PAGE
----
Almost ten years after The New York Times took the risk of introducing a metered paywall for its content, it seems the gamble has paid off after the prestigious US daily reported last week that revenues from digital subscriptions surpassed those from print for the first time in Q3 2020.

In addition, the company said it now has a record seven million subscribers across all its products and that net profit doubled to $33.6m on total revenues of $426.9m.

Coinciding with one of the most intense presidential elections in recent history, The New York Times added 393,000 digital subscribers over the three months to the end of September, bringing the total of paying online readers to more than six million.

Around 4.7 million of them subscribed to the core news product, with the rest paying for the crossword and cooking apps. Meanwhile, some 831,000 readers continued to pay for print subscriptions.

“Our strategy of making journalism worth paying for continues to prove itself out,” said Meredith Kopit Levien, who took over as chief executive in early September after serving in several senior roles since joining the newspaper in 2013.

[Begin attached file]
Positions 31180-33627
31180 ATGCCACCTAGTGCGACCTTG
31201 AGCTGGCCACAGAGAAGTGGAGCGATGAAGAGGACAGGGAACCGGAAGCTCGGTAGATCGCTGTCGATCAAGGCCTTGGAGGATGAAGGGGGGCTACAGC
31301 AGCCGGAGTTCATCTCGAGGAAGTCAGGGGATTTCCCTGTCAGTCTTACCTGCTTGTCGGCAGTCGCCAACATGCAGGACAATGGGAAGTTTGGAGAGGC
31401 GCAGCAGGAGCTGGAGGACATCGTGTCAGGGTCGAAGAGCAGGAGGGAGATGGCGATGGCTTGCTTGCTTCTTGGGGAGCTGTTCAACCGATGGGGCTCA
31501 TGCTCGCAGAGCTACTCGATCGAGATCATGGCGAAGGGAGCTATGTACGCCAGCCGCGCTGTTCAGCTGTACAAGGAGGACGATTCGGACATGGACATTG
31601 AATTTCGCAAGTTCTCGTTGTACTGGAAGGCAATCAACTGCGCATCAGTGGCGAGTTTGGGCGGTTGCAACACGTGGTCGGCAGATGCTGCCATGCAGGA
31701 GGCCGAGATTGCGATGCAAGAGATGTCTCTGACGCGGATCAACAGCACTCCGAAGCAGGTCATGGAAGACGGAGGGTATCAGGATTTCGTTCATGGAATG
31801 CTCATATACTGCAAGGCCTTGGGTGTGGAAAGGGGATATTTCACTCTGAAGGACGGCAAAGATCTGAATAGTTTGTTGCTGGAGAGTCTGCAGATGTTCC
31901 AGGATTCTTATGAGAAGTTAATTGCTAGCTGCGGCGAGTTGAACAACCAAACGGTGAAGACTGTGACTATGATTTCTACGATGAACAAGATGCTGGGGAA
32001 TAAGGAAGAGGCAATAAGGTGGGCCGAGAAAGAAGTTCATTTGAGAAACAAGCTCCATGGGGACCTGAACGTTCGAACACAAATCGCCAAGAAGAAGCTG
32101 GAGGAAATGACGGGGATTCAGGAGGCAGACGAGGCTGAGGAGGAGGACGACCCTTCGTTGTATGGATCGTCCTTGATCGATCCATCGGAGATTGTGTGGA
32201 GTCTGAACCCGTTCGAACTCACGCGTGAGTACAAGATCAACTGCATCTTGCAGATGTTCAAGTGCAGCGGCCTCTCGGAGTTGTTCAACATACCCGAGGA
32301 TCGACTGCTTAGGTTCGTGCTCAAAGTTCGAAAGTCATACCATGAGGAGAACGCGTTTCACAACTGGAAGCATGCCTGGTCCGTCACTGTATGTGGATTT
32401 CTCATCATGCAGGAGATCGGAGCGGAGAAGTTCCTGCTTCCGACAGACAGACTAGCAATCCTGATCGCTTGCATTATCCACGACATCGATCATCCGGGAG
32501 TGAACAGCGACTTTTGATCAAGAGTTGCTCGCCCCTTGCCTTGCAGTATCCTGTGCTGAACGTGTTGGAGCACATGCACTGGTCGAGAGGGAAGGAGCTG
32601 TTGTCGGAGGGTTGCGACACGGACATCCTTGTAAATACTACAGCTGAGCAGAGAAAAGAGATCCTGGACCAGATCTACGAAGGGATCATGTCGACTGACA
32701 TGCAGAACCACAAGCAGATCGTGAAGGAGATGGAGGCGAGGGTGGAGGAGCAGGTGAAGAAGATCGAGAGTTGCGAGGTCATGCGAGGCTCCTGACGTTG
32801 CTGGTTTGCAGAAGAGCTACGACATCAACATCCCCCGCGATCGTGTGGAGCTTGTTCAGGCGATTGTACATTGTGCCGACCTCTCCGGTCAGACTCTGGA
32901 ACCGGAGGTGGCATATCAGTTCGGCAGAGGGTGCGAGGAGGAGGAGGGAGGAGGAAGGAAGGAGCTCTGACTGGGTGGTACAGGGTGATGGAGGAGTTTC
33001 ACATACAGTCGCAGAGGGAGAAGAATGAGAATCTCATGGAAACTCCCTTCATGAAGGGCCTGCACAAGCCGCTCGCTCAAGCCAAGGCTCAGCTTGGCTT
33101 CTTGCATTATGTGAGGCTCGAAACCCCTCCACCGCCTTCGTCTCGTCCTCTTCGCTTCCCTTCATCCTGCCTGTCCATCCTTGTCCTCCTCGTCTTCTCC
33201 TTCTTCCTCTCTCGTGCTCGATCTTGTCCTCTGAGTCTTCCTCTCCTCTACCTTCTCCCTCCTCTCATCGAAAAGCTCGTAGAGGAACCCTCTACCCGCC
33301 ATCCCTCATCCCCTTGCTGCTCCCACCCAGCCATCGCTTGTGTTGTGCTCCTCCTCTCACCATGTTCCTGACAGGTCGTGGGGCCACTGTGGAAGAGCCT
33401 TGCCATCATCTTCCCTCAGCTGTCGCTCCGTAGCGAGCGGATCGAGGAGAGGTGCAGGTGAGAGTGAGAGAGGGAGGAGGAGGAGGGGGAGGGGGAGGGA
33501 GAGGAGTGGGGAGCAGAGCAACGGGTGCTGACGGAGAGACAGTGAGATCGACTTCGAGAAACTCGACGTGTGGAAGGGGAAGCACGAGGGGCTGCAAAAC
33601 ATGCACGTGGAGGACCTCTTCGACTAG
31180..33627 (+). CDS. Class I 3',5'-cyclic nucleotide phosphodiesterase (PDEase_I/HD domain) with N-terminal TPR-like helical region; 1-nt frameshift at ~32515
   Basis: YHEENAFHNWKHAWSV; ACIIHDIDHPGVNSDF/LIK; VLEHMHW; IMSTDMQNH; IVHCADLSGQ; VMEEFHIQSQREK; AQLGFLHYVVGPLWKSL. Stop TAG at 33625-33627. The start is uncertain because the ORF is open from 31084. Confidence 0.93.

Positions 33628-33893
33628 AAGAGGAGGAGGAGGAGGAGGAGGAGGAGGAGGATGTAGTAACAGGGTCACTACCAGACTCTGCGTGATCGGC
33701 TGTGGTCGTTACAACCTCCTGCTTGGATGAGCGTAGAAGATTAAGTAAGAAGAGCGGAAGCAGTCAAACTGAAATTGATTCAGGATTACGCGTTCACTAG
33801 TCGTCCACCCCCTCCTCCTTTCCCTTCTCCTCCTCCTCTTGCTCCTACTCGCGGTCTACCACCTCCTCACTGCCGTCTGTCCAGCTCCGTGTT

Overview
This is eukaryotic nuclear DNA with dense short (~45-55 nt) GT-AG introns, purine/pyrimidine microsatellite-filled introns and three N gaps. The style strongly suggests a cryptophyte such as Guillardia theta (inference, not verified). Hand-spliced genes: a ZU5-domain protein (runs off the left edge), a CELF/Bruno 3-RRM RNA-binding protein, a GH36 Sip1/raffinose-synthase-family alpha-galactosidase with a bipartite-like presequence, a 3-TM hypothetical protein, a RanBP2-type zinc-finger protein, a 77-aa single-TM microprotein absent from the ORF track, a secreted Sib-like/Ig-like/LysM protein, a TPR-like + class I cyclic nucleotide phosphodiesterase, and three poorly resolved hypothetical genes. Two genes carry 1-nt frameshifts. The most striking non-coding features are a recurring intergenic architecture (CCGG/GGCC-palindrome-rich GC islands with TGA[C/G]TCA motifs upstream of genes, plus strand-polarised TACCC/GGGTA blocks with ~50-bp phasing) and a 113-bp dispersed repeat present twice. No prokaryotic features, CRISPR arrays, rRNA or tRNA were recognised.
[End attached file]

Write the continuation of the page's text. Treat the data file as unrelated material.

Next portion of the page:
“The continued demand for quality, original, independent journalism across a range of topics makes us even more optimistic about the size of the total market for digital journalism subscriptions and our position in it,” she added, as she predicted that digital subscriptions would eventually become the NYT’s biggest business.

That would be a sensible move because digital subscriptions accounted for the only growth area for The Times as every other business unit declined, including advertising.

Online subscription revenue rose 34% to $155.3m, but print subscriptions decreased 3.8% to $145.7m, while advertising sales, once the lifeblood of the newspaper business, dropped 30% to $79.3m.

Online advertising declined too, despite the gains in digital readers, The New York Times reported. Digital advertising revenue fell 12.6% to $47.8m, partly because of a decrease in the company’s native content business.

However, with assets of $800m on its books and $250m available through a revolving a credit line, the company may seek to offset these declines by expanding its digital business via acquisitions.

WARC Data clients can access the latest data on The New York Times' performance here.

Sourced from The New York Times